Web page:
One of the standard comic devices of old silent films was a car racing alongside a railroad track, trying to beat a fast-moving train to the crossing. The car and the train reach the crossing at what seems to be the exact same moment, but somehow the car squeaks by just in time to avoid being obliterated.
A crazy stunt like that works in the movies. But in real life it's never a good idea to try to outrun a train.
Don't tell that to Pittsburgh attorney Robert Peirce and Bridgeport radiologist Ray Harron. These two Keystone Konspirators think they're clever enough to outrun a train -– or, more precisely, a railroad company -– and it appears they're about to discover what it's like to be run over.
CSX Transportation is bearing down on them.
In June 2010, Circuit Court Judge Arthur Recht dismissed with prejudice more than 1,400 asbestos claims filed against CSX Transportation by Peirce's firm. At the end of 2010, the U.S. Fourth Circuit Court of Appeals reinstated a fraud case filed against his firm by CSX.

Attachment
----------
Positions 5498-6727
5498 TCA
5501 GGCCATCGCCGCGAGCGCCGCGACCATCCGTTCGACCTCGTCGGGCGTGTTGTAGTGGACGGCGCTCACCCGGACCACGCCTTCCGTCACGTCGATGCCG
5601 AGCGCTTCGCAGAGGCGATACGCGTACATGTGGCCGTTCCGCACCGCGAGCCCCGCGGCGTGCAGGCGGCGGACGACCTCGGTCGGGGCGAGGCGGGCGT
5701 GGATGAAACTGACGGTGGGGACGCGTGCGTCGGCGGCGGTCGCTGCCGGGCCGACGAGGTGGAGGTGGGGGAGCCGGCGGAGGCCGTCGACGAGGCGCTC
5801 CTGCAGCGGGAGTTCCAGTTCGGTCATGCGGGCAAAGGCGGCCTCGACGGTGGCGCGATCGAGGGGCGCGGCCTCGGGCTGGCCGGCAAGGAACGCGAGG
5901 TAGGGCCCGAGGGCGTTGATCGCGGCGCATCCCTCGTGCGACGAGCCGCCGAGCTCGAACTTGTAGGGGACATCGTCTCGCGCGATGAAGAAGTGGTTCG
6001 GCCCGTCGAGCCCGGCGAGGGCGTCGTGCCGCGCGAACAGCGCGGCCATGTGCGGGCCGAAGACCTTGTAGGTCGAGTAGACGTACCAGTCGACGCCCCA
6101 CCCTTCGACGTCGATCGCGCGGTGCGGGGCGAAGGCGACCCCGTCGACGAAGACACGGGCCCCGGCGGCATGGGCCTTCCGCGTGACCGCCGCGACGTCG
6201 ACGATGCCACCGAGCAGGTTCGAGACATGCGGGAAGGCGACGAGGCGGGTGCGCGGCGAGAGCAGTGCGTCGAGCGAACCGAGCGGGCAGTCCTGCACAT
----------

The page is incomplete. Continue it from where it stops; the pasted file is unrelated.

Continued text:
The resurrected suit charges that the defendants schemed "to deliberately fabricate and prosecute objectively unreasonable, false, and fraudulent asbestos claims against CSX."
According to the complaint, "The lawyer defendants knew and expected that over time the fraudulent doctors they utilized would eventually assign positive scores to virtually all screening attendees regardless of whether those individuals actually exhibited signs of asbestos-related disease."
Harron lost his medical license in Texas in 2007 when a federal judge concluded he had falsified evidence to support such claims. Harron now has lost his license in a total of seven states and bankruptcy trusts have stopped paying claims based on his evaluations.
If CSX runs over Peirce and Harron with its civil suit, state authorities should consider criminal proceedings against the pair. They could end up being incarcerated where they can "hear the train a-coming."
Folsom Prison comes to mind.